I danced through subsequent moves and well into college: in my a cappella group, in shows, on the stage (or tables) of various bars throughout D.C. Deep down, I still wanted to be a pop star, but by this point, I had met too many talented people to believe I could pursue such a lofty dream. (And this isn’t me feigning modesty—one of the guys I knew went on to win America’s Best Dance Crew. Another toured with J.Lo.) I started diverting my energy toward other, more practical things…like internships…and jobs…and squirreling money away for trips to Harry Potter World.
My friend Katie, whom I met through a cappella, recently confessed this is exactly how she felt about musical theater. “I’ve always loved singing, but I knew I wasn’t going to pursue a career in it,” she told me over sangria. Some of the kids she grew up doing theater with are now Equity actors on Broadway. Her older sister is a drama teacher at a fancy private school. Katie is a UX designer at West Elm—and an extremely talented one at that. Still, she sings often—both in her apartment and at karaoke—because it makes her happy. “I know I’m depressed when I haven’t sung in a while.”
According to Dr. S. Asuim Azizi, chairman of the department of neurology at Temple University’s School of Medicine in Philadelphia, “When people do things that make them feel good, like a hobby, it activates an area of the brain called the nucleus accumbens that controls how we feel about life.” In other words, maintaining childhood hobbies quite literally triggers our pleasure centers.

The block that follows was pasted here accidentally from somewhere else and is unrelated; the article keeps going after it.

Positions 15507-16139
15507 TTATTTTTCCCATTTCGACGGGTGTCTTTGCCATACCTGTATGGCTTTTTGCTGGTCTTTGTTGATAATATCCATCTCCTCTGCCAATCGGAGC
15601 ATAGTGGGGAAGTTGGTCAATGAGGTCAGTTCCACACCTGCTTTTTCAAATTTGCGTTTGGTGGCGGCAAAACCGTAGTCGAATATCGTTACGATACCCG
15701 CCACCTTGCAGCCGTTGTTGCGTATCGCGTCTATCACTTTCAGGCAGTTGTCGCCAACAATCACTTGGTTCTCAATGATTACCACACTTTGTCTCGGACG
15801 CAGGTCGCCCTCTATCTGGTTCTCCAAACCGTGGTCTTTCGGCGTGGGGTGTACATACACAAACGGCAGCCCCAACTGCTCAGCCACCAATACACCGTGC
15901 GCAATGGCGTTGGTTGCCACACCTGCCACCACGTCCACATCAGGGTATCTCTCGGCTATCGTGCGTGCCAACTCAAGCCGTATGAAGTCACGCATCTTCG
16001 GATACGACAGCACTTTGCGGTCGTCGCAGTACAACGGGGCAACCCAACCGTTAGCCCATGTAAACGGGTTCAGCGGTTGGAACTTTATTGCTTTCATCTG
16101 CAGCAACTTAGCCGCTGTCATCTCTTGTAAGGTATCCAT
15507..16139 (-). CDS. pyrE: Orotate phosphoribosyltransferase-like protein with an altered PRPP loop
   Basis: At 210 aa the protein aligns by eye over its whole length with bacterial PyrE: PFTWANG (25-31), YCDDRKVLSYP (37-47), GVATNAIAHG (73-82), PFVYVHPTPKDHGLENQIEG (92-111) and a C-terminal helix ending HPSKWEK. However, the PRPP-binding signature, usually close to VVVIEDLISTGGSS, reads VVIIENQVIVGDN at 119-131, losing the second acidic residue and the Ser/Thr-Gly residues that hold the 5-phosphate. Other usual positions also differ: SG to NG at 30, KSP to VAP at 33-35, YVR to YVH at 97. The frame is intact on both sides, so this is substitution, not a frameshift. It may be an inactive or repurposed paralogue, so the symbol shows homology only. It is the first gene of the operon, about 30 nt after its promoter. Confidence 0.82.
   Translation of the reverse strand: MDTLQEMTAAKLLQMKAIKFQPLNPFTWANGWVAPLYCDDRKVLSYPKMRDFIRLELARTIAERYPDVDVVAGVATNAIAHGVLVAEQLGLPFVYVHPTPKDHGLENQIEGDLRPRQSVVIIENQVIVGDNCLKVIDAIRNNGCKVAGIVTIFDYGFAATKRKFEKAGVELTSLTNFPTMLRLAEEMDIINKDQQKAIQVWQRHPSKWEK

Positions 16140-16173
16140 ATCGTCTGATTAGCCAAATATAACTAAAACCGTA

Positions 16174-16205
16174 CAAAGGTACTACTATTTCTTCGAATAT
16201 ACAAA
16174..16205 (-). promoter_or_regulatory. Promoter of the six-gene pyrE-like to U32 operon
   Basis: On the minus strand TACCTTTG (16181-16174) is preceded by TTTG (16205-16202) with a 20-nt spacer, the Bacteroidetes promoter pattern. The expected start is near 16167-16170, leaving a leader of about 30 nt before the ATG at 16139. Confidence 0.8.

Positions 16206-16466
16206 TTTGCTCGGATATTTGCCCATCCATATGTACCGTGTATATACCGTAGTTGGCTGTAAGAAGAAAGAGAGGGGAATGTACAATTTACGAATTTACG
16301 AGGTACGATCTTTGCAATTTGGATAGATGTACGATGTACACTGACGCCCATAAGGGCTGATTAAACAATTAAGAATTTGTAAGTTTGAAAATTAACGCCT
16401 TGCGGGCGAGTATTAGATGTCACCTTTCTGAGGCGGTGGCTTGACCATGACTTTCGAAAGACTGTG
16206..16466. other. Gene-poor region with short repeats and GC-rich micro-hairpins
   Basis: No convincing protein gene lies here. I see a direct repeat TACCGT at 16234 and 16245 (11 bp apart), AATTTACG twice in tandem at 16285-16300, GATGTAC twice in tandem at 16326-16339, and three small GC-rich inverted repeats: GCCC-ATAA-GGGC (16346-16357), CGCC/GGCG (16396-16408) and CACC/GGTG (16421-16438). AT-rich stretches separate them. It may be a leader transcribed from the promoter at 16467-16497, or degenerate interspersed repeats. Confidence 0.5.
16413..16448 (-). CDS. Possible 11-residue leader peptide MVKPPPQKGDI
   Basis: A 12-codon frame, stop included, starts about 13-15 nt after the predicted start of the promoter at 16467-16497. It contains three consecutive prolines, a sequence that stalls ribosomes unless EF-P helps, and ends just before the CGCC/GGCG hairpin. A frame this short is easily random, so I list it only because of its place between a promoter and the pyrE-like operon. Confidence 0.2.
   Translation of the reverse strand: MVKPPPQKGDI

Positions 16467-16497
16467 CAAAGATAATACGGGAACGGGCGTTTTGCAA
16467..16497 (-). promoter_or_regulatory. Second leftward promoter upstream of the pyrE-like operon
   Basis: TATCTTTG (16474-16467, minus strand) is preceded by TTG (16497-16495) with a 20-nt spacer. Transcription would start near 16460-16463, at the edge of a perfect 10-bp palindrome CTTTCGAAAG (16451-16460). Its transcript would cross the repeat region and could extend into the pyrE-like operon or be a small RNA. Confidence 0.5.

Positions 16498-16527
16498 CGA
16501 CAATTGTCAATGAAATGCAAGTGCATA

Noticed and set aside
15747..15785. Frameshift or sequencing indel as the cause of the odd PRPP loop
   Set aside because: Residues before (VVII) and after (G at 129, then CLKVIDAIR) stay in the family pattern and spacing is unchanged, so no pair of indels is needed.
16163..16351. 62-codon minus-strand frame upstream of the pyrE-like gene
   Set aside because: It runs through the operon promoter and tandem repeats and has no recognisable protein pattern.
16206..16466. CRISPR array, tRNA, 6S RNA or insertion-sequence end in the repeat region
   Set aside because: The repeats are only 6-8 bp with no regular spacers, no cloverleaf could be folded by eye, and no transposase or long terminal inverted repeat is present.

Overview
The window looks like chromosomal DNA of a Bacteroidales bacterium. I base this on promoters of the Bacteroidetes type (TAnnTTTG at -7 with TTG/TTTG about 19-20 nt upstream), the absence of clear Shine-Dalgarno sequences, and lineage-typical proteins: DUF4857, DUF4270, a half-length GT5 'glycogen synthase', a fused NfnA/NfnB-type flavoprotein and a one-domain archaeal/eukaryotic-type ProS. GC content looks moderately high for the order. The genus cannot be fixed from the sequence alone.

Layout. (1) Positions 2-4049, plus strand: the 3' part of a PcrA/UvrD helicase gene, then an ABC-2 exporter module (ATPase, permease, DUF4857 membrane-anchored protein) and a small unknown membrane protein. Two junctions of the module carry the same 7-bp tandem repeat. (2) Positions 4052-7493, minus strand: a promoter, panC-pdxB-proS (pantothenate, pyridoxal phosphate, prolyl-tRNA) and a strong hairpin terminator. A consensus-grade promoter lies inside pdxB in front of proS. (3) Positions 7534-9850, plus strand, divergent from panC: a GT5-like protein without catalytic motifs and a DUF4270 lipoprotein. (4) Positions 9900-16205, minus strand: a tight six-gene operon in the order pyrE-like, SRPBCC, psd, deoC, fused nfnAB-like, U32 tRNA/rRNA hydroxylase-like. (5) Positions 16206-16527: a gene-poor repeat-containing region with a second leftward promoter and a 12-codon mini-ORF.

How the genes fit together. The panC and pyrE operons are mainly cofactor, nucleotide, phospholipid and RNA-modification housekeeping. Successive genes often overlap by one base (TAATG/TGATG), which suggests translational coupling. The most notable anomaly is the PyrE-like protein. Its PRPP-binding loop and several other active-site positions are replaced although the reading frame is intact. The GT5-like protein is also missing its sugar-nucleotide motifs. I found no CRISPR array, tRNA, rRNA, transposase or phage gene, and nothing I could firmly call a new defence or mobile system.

As my 30th birthday approached, I was doing the type of soul searching you tend to do as you age. I was feeling anxious and adrift. Here I was, nearing this “milestone” year and still trying to lose the same ten pounds I’ve chased since high school. Here I was, in a fulfilling eight-year relationship and still no closer to planning a wedding. And here I was, in a job I really enjoyed, still comparing myself to others, who seemed further along in their careers.
On a whim, I signed up for a hip-hop class with a friend. I felt stiff and extremely self-conscious. I was so concentrated on getting the choreography down I didn’t allow myself to just have fun. Where was the confident eight-year-old who put on shows in the living room? Where was the carefree college girl who had a dance-off in the middle of a bus (a bus!) after a night on the town? Was it possible that I had completely outgrown the part of my body that needed to get down?
I decided to try another class. (Britney Spears’ “I’m a Slave 4U” to throw it back to those glory days.) And another. (Beyoncé’s “Grown Woman” because, well, she’s Bey.) Slowly, I started to loosen up and enjoy myself again. And as I found joy through dance, I found peace in my life: It gave me a moment to myself, a break from the constant chatter in my head and an opportunity to reconnect with a body I haven’t been kind to since first growing curves 16 years ago. In Big Magic, Elizabeth Gilbert tells a story about a friend of hers who started figure skating again at the age of 40. She says that skating stopped her friend from feeling like “she was nothing more than a consumer, nothing more than the sum of her daily obligations and duties.” Skating made her feel “alive and ageless.”
The other night, I had a bit of trouble falling asleep, so I picked up the nearest book on my nightstand, Anne Lamott’s Almost Everything. I came across the following paragraph, which reminded me of why I need dance in my life: “Play opens the heart and gives us focus, like an abacus did when we were young. Play is play. Play doesn’t have to be or lead to anything else but fun. But what about the bigger things it can give you—the open heart, the happy exhaustion, the present moment, something beyond you…”
Now if you need me, I’ll be over here doing the Cha Cha Slide.
Every Dance Move from Every Movie Ever